City Permitting 101 - Why You Want to Leave the Permitting to Us
When Do I Need a Sign Permit?
Whether you are installing a new sign or updating an existing sign, you will need a city permit. City codes, site surveys, engineering approval, variances can all be a part of the permitting process.
By issuing sign permits, cities ensure that you meet the standards of public safety, design aesthetics or heritage preservation requirements.
Why you don’t want to handle permitting yourself
Trying to figure out the various rules and regulations and the documents you need to submit for permitting can be an arduous, time consuming task. And these rules and regulations differ from city to city.
What works in one city may not work in another. Failing to follow the rules and regulations may result in fines, delays or denial. City codes cover things like:
Types of signs allowed
Set back requirements and property line information
Materials and construction requirements
Installation, anchoring and inground installation requirements
Lighting and digital display requirements
That's why our Spectrum Sign Systems team does all of the heavy lifting for you. Our team has 20 years of experience in permitting. We’ve built relationships with city planners and can pick up the phone and ask questions. We are up-to-date on rules and regulations and have staff dedicated to managing the permitting process and the intricacies of city processes.
You'll never have to worry about the permitting process or having to make costly changes after installation. From the sign permit application to the installation of your business signage, we are here to make the process as hassle-free as possible.
The Permitting Process
We start with a discussion of your goals for the project. Once we have a clear idea of your goals and what the sign package entails, the next step is a site survey.
A site survey helps us determine the best location for sign placement. We come to your location and look at traffic patterns, areas that provide the best visibility, utility placements, property lines, etc. We look at the existing landscaping and assess future growth that could impede the view of your sign.
Next, our dedicated permitting staff research the city rules and regulations. We start talking to the city planners on the front end of a project, before it is even designed, so we know what is allowed. We fill out the permitting form with all the owner information, property identification numbers, and legal description of the property.
Next, we create sign drawings that have all the dimensions, materials, and attachment information so the city can look at the drawings and clearly know what is being proposed. The more information we give them on the front end, the less they will have to come back to us with questions.
Types of documents that may be needed for submission
Sign drawings, site survey and site plan with property lines and markers
Google aerial photo and other photos of the property
Elevation and structural drawings
By the time that Spectrum Signs is submitting your sign package to the city, we’ve ensured that everything is within code and ready for approval.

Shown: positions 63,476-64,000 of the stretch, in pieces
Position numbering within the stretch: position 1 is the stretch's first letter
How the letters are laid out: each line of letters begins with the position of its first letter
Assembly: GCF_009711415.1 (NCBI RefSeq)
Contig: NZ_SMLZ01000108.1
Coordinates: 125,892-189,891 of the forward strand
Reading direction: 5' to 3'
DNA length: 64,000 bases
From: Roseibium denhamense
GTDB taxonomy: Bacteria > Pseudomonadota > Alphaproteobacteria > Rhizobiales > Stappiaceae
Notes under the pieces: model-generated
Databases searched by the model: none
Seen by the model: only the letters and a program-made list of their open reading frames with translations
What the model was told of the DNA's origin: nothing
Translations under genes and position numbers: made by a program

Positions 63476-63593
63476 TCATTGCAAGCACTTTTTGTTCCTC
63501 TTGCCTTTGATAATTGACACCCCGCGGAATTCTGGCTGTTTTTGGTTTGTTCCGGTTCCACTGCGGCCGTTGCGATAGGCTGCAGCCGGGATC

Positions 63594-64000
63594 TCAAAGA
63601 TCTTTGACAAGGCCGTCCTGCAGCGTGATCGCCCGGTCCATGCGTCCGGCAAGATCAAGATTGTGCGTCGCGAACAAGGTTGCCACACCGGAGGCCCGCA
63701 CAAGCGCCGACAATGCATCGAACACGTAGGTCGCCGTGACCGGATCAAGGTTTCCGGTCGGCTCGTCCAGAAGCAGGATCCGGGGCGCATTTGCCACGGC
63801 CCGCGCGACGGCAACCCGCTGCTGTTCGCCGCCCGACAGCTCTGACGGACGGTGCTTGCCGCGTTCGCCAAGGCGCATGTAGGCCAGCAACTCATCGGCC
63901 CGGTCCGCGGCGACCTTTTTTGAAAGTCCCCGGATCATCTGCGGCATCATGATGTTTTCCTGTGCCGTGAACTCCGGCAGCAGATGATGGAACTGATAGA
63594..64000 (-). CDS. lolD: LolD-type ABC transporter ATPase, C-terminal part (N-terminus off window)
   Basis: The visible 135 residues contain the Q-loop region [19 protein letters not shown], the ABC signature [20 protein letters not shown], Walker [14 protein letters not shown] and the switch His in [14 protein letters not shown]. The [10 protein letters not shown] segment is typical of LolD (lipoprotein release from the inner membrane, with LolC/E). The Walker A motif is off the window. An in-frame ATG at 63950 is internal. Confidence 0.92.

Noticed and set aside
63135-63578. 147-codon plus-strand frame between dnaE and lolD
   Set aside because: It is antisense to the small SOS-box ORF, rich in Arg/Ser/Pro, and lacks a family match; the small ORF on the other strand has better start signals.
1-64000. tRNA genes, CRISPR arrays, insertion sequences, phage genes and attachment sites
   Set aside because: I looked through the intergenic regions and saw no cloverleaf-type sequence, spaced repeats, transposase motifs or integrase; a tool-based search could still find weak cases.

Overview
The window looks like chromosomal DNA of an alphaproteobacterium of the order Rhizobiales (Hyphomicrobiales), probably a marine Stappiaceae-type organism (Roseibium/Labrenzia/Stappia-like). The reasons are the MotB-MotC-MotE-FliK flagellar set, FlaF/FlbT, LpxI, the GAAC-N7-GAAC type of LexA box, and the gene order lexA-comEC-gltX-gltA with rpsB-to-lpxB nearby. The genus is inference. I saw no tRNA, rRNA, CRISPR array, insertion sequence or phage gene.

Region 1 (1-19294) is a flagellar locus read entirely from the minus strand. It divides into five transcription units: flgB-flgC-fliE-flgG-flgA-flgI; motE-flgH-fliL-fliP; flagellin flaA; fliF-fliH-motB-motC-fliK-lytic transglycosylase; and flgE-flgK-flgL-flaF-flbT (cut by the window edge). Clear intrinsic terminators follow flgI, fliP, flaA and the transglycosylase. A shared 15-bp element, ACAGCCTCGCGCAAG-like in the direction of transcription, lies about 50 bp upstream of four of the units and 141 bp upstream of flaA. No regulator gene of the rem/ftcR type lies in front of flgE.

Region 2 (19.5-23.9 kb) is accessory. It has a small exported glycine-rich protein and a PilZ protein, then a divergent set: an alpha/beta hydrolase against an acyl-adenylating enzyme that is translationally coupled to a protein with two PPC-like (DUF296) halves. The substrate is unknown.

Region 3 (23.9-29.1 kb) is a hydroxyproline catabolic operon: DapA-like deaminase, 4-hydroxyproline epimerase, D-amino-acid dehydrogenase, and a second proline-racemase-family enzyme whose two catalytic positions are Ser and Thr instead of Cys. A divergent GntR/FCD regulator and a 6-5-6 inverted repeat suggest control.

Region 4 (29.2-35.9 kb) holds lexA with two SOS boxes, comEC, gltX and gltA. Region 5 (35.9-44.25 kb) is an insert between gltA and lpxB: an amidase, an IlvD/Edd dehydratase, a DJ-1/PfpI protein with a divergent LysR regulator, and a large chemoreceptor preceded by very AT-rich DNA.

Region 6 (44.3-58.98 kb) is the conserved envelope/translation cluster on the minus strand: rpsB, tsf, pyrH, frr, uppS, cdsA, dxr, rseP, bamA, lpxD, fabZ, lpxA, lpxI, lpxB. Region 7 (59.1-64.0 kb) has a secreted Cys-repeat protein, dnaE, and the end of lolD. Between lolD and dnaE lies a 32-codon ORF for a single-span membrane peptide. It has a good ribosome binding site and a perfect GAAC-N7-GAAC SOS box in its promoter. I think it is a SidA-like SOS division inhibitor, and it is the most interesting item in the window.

Permitting requirements are getting tougher
Some cities are really cracking down on the installation of signs and want it to be a part of the construction process rather than an ancillary accessory. Cities are trying to protect themselves and want to make sure that the signs aren’t going to fall down and can withstand weather events such as strong winds.
What’s a conditional use permit and variance and when do you need one?
Sometimes the sign you want doesn’t meet city code. It might be too high or it might be bigger than the allotted square footage. Whatever the reason, you will need either a conditional use permit or a variance.
A conditional use permit is needed when a sign follows code, but isn’t allowed in the zoning district. It is the step before a variance. A variance is needed when asking for an exception to city code.
Both require a city meeting in a public forum. The city planner will put together a letter of recommendation to either approve or deny and give it to the planning commission. Spectrum Signs gathers all the required information and submits it to the planning commission.
During the meeting, the planning commission will review the packet, and the planner will speak to the city's recommendation. Spectrum Signs attends the planning commission meetings on your behalf, explains why a variance is needed and answers any questions the commission has. After the planning commission approves it, it moves on to the city council for final approval or denial. Spectrum Signs attends the city council meetings as well. Meetings can take 2 - 3 hours.
What are the requirements in a historical district?
Historical districts, such as Stillwater, Minneapolis, St. Paul, each have their own set of rules and regulations, and a heritage preservation commission (HPC) that approves or denies requests. The HPC helps preserve the historical area's charm, unique character and identity.
Regulations in a historical district are usually very specific and very limited in what is allowed which can make designing and placing a sign more difficult. Spectrum Signs will handle this very complicated and time consuming process on your behalf.
Let us handle it for you
The permitting process is complicated, arduous and time consuming. Let Spectrum Signs’ 20 years of experience, relationships with city planners, and dedicated permitting professionals, handle the process for you so you can focus on more important aspects of your job.
If you have any questions about the permitting process for signs in your city, give us a call. We’d love to help you with your project.
Take your sign project to the next level.